$ _SESSION ['Oauth_token'] = $ token = $ request_token ['oauth_token'];
$ _SESSION ['Oauth_token_secret'] = $ request_token ['oauth_token_secret'];

/ * If the link to a site Twitter did not give an error (code 200), then generate a link for authentication * /

switch ($ connection-> http_code) (
case 200:
/ * Generate link and redirect to it * /
$ Url = $ connection-> getAuthorizeURL ($ token);
header (‘Location:’. $ url);
break;
default:
/ * If the connection was unsuccessful – an error * /
echo ‘Could not connect to Twitter. Refresh the page or try again later. ‘;
)

———————–

Here, I can not help but mention the fact that the library twitter-async (which is not described on the official website of the developers Twitter) procedure generate a link to authorize a much simplified. There is only one access to an object by getAuthenticateUrl () and we have a ready reference for buttons, temporary tokens, etc. – all this she does by herself.

So, we were redirected to a page with buttons “Allow / Deny”, allow the application to use our account and send Twitter Us page callback.php. Here we get the current session variables $ _SESSION ['oauth_token'] and $ _SESSION ['oauth_token_secret'], which we use to generate the final token to the application on behalf of the user. An excerpt of this piece of code:

———————–

/ * Check if not obsolete the current session (in case of user inactivity) * /
if (isset ($ _REQUEST ['oauth_token']) & & $ _SESSION ['oauth_token']! == $ _REQUEST ['oauth_token']) (
$ _SESSION ['Oauth_status'] = ‘oldtoken’;
header (‘Location:. / clearsessions.php’);
)

/ * Create object TwitteroAuth with the current session * /
$ Connection = new TwitterOAuth (CONSUMER_KEY, CONSUMER_SECRET, $ _SESSION ['oauth_token'], $ _SESSION ['oauth_token_secret']);

/ * Query the access-token-user for future permanent use * /
$ Access_token = $ connection-> getAccessToken ($ _REQUEST ['oauth_verifier']);

/ * Store them in an array * /
$ _SESSION ['Access_token'] = $ access_token;

/ * If an HTTP error was not redirected to the original file index.php * /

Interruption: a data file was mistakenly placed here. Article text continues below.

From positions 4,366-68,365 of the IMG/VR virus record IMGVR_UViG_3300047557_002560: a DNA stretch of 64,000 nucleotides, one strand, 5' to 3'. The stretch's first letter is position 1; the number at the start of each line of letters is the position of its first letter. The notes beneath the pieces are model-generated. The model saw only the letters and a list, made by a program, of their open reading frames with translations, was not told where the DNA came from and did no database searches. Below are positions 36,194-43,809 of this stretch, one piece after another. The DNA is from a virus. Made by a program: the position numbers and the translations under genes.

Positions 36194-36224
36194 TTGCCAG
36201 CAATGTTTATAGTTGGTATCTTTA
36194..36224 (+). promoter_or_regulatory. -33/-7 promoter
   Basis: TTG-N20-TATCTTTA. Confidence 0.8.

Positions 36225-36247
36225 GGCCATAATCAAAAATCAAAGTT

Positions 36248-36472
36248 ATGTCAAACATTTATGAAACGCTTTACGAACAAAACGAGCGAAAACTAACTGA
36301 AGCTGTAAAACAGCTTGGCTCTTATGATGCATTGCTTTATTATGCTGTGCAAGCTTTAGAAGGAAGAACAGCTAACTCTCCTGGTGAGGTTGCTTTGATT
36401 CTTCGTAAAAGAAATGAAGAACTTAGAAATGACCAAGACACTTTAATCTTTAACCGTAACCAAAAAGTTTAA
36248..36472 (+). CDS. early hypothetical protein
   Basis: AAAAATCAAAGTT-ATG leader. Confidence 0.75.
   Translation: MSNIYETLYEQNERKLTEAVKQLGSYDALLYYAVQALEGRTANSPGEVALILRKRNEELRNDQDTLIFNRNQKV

if (200 == $ connection-> http_code) (
/ * The user has been verified and the access tokens can be saved for future use * /
$ _SESSION ['Status'] = ‘verified’;
header (‘Location:. / index.php’);
) Else (
/ * Save HTTP status for error dialog on connnect page .* /
header (‘Location:. / clearsessions.php’);
)

———————–

After returning to index.php, we have the keys to the application and user tokens. Can refer to any resources as described in API Twitter (a list on the right column). In the example, this library is called the query:

$ Content = $ connection-> get (‘account / verify_credentials’);

As stated in the description of this function, it returns information about a user that was logged. This library is displayed in the format JSON (JavaScript Object Notation, the default format in the Twitter API) as well as the treatment goes to the class. For example, a user name:

$ Content-> name

or the number of followers (followers):

$ Content-> followers_count

While the author chose to bring the library dump JSON in a linear form:

print_r ($ content);

but the idea, I think, is clear.

It is time to move to the annex, which we mentioned at the outset. It should read the tape user (ie the tweets of those whom he Fallaway), finding in them heshtegi and select the most frequently used. The algorithm is simple – divide each tweet to separate words, will select those that contain the # symbol, and we derive the 5 most frequently used.